Monday, April 21, 2008

Curry Crime.

April 21 ...

Compared with, say, those of Charles Dickens, the stories of Arthur Conan Doyle are pretty minimalist in terms of food references. Charles Dickens’ stories with the food removed would be diminished indeed, but one could be forgiven for believing that food was of no importance at all to Sherlock Holmes. Unless the food is a clue towards solving a dastardly crime, of course.

In Silver Blaze, Sherlock quickly realises that a mutton curry is crucial to solving the mystery of the disappearance of the favourite runner for the Wessex Cup, and the murder of its trainer. He explains to the ever-present Watson:

“It was the first link in my chain of reasoning. Powdered opium is by no means tasteless. The flavour is not disagreeable, but it is perceptible. Were it mixed with any ordinary dish the eater would undoubtedly detect it and would probably eat no more. A curry was exactly the medium which would disguise this taste. By no possible supposition could this stranger, Fitzroy Simpson, have caused curry to be served in the trainer’s family that night, and it is surely too monstrous a coincidence to suppose that he happened to come along with powdered opium upon the very night when a dish happened to be served which would disguise the flavour. That is unthinkable. Therefore Simpson becomes eliminated from the case, and our attention centres upon Straker and his wife, the only two people who could have chosen curried mutton for supper that night. The opium was added after the dish was set aside for the stable-boy, for the others had the same for supper with no ill effects. Which of them, then, had access to that dish without the maid seeing them?”

The stable-boy may have run another risk in eating curry at that time in history. Food adulteration has occurred for centuries, perhaps millenia, but by the nineteenth century science was catching up with the perpetrators. A common adulterant in cayenne and curry powders was red lead. Lead is not good for one. Lead can cause a lot of nasty things, including paralysis and death. A Lancet report of 1855 reported an analysis of a number of samples:

“The consumption of curry powder and cayenne pepper is so limited, and so much confined to classes of society, to the members of which, cheapness, particularly in articles used on so small a scale, is no great matter, that we might have expected they would escape adulteration. The very reverse, however, is the case, - curry powder is extensively adulterated both with innocent and poisonous admixtures…. . Eight samples contained the dangerous poison - red lead. As the saturnine preparations are accumulative poisons, and produce various chronic diseases of the nervous system, and also of the organs of secretion, the amount of illness induced by the frequent use of adulterated curry powder is probably very considerable.”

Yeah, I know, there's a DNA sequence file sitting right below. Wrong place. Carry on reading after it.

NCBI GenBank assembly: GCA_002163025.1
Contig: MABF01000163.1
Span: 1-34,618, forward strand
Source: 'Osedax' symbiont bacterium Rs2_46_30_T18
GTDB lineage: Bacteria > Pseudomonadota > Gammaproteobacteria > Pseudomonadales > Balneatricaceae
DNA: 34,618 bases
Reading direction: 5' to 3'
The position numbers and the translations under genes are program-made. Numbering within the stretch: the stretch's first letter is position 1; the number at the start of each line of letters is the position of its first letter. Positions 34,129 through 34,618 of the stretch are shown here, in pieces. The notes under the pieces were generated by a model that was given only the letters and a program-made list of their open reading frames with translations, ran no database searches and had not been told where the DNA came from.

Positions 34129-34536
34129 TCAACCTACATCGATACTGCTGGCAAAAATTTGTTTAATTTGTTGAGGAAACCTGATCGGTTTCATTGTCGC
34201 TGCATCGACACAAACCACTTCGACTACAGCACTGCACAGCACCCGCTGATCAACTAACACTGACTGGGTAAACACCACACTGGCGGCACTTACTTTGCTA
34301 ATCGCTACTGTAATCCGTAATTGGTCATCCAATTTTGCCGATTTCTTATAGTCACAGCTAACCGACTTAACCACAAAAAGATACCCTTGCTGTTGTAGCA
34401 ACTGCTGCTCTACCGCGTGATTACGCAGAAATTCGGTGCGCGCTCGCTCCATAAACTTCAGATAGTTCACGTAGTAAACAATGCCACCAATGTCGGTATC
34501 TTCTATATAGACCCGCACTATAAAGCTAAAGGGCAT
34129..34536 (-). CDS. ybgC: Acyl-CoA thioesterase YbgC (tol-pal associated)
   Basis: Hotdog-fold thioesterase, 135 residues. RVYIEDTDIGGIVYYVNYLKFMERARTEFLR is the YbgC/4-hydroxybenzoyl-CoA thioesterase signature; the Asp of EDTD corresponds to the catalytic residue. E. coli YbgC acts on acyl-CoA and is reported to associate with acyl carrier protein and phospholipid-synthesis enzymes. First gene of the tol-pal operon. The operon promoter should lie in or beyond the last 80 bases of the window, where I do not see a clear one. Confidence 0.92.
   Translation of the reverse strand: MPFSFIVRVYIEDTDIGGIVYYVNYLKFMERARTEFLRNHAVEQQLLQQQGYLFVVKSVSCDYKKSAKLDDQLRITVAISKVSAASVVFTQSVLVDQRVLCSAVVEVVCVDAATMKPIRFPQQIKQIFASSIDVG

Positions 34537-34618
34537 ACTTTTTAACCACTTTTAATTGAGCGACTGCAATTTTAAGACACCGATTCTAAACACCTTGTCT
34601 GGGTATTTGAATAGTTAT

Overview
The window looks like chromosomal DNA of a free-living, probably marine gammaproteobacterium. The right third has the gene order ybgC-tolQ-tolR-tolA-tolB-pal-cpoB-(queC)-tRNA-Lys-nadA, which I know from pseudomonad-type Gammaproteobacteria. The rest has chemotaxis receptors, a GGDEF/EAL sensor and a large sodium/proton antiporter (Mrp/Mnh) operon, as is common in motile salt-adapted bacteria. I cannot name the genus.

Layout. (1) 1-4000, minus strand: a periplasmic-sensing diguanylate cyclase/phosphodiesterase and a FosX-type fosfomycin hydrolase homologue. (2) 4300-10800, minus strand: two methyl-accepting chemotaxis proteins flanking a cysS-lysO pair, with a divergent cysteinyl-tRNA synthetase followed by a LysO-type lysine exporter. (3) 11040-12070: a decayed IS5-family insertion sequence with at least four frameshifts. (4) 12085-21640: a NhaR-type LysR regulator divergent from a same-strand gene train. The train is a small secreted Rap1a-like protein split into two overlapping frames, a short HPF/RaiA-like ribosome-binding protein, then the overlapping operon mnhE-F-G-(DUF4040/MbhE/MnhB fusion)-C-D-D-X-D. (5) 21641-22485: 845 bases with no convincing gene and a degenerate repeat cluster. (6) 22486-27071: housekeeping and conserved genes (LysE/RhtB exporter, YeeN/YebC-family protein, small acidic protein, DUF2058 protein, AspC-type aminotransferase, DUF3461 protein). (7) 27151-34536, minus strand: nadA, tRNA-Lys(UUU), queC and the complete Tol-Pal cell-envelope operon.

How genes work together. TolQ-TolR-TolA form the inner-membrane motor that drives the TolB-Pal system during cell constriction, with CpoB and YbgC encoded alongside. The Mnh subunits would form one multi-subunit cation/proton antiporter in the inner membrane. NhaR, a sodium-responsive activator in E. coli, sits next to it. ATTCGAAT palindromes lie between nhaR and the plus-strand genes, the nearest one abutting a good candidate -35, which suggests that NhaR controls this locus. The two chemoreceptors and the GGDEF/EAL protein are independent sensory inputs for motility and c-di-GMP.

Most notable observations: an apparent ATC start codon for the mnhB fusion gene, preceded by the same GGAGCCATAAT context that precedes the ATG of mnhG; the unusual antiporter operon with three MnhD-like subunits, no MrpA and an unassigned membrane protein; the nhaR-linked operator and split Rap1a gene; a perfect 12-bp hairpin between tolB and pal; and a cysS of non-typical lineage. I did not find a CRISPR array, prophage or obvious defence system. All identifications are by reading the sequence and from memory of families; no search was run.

I am not so sure about the accuracy of the first statement. ‘Curry’ seems to have been popular with the English ever since the Empire expanded to include India, and curry powder was affordable by all but the poorest folk.

Cassell’s Dictionary of Cookery (1870’s) has some wise words to say on the general topic of curry, saying “it is often rendered unpalatable by the same curry powder being used for every dish, however differently may be the viands of which it is composed.” It goes on to give several recipes for curry powder, but then says “ we think it will be found quite as satisfactory and economical to purchase curry powder of a first-class dealer as to make it at home.”

Mutton, Curried, Good.
Put four ounces of mutton into a stewpan, and pound six middle-sized onions in a mortar; add the onions to the butter with an ounce of curry powder, a tea-spoonful of salt, a dessertspoonful of flour, and half a pint of cream. Stir until smooth. Fry two pounds of mutton, cut in neat pieces, without bone. Let them be of a light brown colour. Lay the meat in a clean stew-pan, and pour the curry mixture over. Simmer until the meat is done.
Time, two hours to simmer.
Probable cost, 1s per pound.
Sufficient, two pounds for four or five persons.

Tomorrow’s Story …

Table d’Hôte.

Quotation for the Day …

This curry was like a performance of Beethoven's Ninth Symphony that I'd once heard. … especially the last movement, with everything screaming and banging 'Joy.' It stunned, it made one fear great art. My father could say nothing after the meal.
Anthony Burgess.

1 comment:

T.W. Barritt at Culinary Types said...

I do own a Sherlock Holmes cookbook, but it is indeed more "in the spirit" of what Holmes might have eaten. So many literary detectives are associated with food, but mostly the food they obsess over. Here in the U.S. we have California private eye Kinsey Milhoune and her peanut butter and pickle sandwiches, and Boston detective Spenser, who is a gourmet chef. Then, there are those detectives who just drink ...